most reports coming from various parts of Asia. There is little evidence overall that bamboo is significantly
more productive than many other candidate bioenergy crops, but it shares a number of desirable fuel
characteristics with certain other bioenergy feedstocks, such as low ash content and alkali index. Its heating
value is lower than many woody biomass feedstocks but higher than most agricultural residues, grasses and
straws. Although non-fuel applications of bamboo biomass may be actually more profitable than energy
recovery, there may also be potential for co-production of bioenergy together with other bamboo
processing. A significant drawback is the difficulty of selective breeding, given the lack of knowledge of
flowering physiology. Further research is also required on propagation techniques, establishment and stand
management, and mechanized harvesting needs to be developed.

1. Introduction
It may be observed cynically that every 5-10 years a new magic feedstock appears on the bioenergy
scene, a new Philosophers Stone about which great claims are made concerning its productivity, its ease of
integration into existing markets for growing and fuel supply, its life-cycle analysis, and so on. Some of these
novel candidate feedstocks may not be so new they may have been considered and dismissed 20 years
ago, or they may be already in widespread use outside the industrialized world. Bamboo is such a candidate,
carrying with it a degree of Eastern mysticism: yet remarkably little is known about this entire sub-family of
tall graminaceous plants, despite its everyday utilization, mostly for fiber and food, by about 2.5 billion
people over 40% of the worlds population.
This review evaluates bamboo as a potential bioenergy feedstock, and tackles some of the myths and facts
surrounding it its prodigious productivity, its disastrous flowering, its multiple uses, etc. A limited
range of bamboo species are characterized with respect to fuel quality, and a number of research
recommendations are concluded.

2. What Is Bamboo?
Bamboo is the vernacular or common term for members of a particular taxonomic group of large woody
grasses (subfamily Bambusoideae, family Andropogoneae/Poaceae). Bamboos encompass 1250 species
within 75 genera, most of which are relatively fast-growing, attaining stand maturity within five years, but
flowering infrequently. Dwarf bamboos may be as little as 10 cm in height, but stands of tall species may
attain 15-20 m, and the largest known (e.g. Dendrocalamus giganteus) grow up to 40 m in height and 30
cm in culm (stem) diameter. Bamboos are distributed mostly in the tropics, but occur naturally in subtropical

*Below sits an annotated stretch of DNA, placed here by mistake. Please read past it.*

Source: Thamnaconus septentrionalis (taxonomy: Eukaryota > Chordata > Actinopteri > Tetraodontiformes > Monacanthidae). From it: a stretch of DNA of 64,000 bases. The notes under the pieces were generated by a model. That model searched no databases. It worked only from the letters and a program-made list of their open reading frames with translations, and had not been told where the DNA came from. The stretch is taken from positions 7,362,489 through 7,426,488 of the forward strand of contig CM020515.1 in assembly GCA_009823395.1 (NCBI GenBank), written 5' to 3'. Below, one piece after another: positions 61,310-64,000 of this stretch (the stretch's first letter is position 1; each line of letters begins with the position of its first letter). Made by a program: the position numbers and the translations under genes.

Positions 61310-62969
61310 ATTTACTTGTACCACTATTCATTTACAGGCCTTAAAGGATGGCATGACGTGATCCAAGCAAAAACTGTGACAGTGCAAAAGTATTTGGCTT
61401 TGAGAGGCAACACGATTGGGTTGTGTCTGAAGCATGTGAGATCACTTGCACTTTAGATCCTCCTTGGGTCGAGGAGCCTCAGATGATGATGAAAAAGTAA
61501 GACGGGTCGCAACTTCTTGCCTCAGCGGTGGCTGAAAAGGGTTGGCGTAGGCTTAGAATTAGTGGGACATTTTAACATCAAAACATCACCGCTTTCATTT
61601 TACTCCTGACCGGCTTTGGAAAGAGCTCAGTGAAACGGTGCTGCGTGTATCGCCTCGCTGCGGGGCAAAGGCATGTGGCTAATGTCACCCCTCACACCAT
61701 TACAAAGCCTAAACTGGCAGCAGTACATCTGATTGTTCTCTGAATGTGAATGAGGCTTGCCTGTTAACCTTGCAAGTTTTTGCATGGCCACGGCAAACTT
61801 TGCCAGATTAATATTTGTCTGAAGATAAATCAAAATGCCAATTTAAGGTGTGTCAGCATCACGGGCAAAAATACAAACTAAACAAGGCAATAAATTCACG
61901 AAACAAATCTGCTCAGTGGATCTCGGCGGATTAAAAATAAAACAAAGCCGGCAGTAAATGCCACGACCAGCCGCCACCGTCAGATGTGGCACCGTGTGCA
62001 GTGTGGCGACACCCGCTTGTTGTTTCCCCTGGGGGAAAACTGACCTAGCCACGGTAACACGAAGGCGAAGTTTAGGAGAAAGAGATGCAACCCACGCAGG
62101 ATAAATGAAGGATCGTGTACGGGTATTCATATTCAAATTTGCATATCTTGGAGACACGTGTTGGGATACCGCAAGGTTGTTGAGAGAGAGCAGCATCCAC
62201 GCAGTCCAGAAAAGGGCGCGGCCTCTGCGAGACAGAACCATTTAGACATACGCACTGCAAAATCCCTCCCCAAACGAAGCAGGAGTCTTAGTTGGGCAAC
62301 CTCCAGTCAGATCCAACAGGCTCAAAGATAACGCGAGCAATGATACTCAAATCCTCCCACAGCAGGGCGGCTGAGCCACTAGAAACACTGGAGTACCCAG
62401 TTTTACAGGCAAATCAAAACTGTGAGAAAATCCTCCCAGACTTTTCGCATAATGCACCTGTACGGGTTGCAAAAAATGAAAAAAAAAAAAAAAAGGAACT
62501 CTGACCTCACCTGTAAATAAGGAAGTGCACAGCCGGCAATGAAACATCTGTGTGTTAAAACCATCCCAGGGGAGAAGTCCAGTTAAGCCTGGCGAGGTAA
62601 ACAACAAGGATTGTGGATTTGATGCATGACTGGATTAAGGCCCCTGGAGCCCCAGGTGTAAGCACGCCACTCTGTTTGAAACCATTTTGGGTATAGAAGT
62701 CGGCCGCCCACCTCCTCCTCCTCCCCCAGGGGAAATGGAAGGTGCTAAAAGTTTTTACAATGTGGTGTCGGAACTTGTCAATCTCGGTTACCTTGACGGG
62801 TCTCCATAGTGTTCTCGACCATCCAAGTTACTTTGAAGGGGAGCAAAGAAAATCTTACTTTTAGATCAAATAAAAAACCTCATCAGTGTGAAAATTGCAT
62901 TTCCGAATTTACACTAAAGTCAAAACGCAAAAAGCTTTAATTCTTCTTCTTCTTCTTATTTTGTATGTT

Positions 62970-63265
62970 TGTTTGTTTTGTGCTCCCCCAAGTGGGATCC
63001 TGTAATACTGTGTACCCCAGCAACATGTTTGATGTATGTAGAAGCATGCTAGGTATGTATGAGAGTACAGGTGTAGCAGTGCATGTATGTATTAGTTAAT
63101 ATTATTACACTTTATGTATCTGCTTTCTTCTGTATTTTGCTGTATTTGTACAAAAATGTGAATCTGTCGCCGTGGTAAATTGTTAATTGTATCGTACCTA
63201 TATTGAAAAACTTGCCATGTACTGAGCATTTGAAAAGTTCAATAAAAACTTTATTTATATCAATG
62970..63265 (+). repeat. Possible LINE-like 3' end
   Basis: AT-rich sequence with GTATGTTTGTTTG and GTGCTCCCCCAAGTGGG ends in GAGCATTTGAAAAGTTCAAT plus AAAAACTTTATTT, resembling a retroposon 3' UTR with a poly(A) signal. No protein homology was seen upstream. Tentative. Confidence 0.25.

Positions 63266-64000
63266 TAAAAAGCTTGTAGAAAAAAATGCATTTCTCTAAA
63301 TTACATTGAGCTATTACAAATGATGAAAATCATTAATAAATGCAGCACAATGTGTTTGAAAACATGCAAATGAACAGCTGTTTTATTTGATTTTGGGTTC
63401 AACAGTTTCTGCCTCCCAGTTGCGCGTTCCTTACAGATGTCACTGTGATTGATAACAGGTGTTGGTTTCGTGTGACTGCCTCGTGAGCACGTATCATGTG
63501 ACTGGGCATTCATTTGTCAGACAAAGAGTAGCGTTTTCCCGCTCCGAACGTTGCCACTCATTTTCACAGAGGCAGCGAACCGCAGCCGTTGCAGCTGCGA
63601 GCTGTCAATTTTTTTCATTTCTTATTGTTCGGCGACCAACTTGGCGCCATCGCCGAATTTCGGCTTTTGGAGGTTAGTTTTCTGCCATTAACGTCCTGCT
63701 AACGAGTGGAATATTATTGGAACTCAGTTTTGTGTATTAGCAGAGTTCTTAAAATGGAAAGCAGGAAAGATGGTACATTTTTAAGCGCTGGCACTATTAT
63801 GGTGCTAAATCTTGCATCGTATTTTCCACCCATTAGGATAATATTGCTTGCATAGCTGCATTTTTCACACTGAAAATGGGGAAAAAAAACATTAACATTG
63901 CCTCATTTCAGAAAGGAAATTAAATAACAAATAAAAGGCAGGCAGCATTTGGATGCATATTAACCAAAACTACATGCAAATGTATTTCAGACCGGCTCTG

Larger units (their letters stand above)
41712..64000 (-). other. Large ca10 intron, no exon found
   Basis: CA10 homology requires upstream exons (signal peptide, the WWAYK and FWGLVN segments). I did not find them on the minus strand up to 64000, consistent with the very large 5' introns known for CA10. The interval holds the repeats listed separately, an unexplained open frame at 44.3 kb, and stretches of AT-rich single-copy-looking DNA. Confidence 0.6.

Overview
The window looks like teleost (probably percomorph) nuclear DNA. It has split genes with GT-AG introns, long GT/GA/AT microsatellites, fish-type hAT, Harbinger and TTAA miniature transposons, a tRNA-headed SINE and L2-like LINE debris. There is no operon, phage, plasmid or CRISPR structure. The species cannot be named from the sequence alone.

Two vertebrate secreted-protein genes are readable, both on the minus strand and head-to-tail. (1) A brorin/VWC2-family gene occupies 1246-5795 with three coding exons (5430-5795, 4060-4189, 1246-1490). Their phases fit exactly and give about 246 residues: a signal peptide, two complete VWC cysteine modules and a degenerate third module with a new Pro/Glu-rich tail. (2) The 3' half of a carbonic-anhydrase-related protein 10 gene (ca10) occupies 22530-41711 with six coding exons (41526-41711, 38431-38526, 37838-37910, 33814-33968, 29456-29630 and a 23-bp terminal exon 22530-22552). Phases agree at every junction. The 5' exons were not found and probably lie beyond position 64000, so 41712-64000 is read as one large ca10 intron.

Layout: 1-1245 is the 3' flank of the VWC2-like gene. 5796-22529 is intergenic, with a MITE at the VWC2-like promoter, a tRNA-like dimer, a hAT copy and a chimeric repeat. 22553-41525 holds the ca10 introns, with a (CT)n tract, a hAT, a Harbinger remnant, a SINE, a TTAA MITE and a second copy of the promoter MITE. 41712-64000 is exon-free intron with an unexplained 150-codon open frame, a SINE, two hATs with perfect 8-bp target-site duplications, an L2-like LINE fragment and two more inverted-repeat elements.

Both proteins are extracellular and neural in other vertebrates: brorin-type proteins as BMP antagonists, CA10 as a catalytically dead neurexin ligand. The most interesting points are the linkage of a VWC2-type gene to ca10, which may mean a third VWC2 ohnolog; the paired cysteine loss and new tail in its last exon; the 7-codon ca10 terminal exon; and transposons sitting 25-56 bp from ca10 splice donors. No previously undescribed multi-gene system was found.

and temperate zones of all continents except Europe, at latitudes from 46 N to 47 S and from sea level to
4000 m elevation (IFAR/INBAR, 1991, Tewari, 1992). Asia accounts for about 1000 species, covering an
area of over 180,000 km2 (the size of Missouri, half the size of Germany, or about 2% of U.S. total land
area). Most of this comprises natural stands of native species rather than plantations or introductions. China
alone has about 300 species in 44 genera, occupying 33,000 km2 or 3% of the countrys total forest area
(Qiu et al., 1992). Another major bamboo-producing country is India, with 130 species covering 96,000 km2
or about 13% of the total forested area (Shanmughavel and Francis, 1996). Other nations with significant
bamboo production and utilization include Bangladesh, Indonesia and Thailand.
The taxonomy of bamboos is still poorly understood, at least in part because of the infrequent flowering of
many species (at intervals of 30-60 years). Major economic species include the following:
Dendrocalamus strictus native to India. Solid culms, of greatest economic importance in India, where
only about 10 out of more than 100 bamboo species are commercially exploited. Used mostly for papermaking and construction.
Dendrocalamus asper thought to be native to Thailand. Thailand intends to propagate plantlets of this
species since much of the present edible bamboo shoot production is from natural forests and not
sustainable (IFAR/INBAR, 1991).
Thyrsostachys siamensis native to Thailand. Used for construction in both rural and urban areas of
Thailand; also cultivated for edible shoots.
Phyllostachys pubescens sometimes described as Phyllostachys edulis. Originally from China, where it
occurs extensively (20,000 km2 or 60% of total bamboo cover); introduced to Japan about 1750. The

largest of the Phyllostachys genus, this species is harvested for both poles and edible shoots throughout
South-East Asia. This species requires a climate with precipitation of 1200-1800 mm, mean annual
temperature of 13-20 C and monthly mean minimum temperatures no lower than freezing (Qiu et al.,
1992).
Phyllostachys bambusoides native to China, but extensively cultivated in Japan since 1866. The largest
and most commercially valuable of this genus after Phyllostachys pubescens, producing good-quality wood.
Hardier and more cold-tolerant than the latter (Chao, 1989). See Figure 1.
Bamboo has been neglected or ignored in the past by tropical foresters, who tend to concentrate on timber
trees at the expense of traditional multi-purpose woody species such as bamboo and rattan (IFAR/INBAR,
1991). Literature on the dynamics and productivity of natural bamboo stands is meagre, and reports from
plantation stands are almost non-existent (Shanmughavel and Francis, 1996). Bamboo has been used for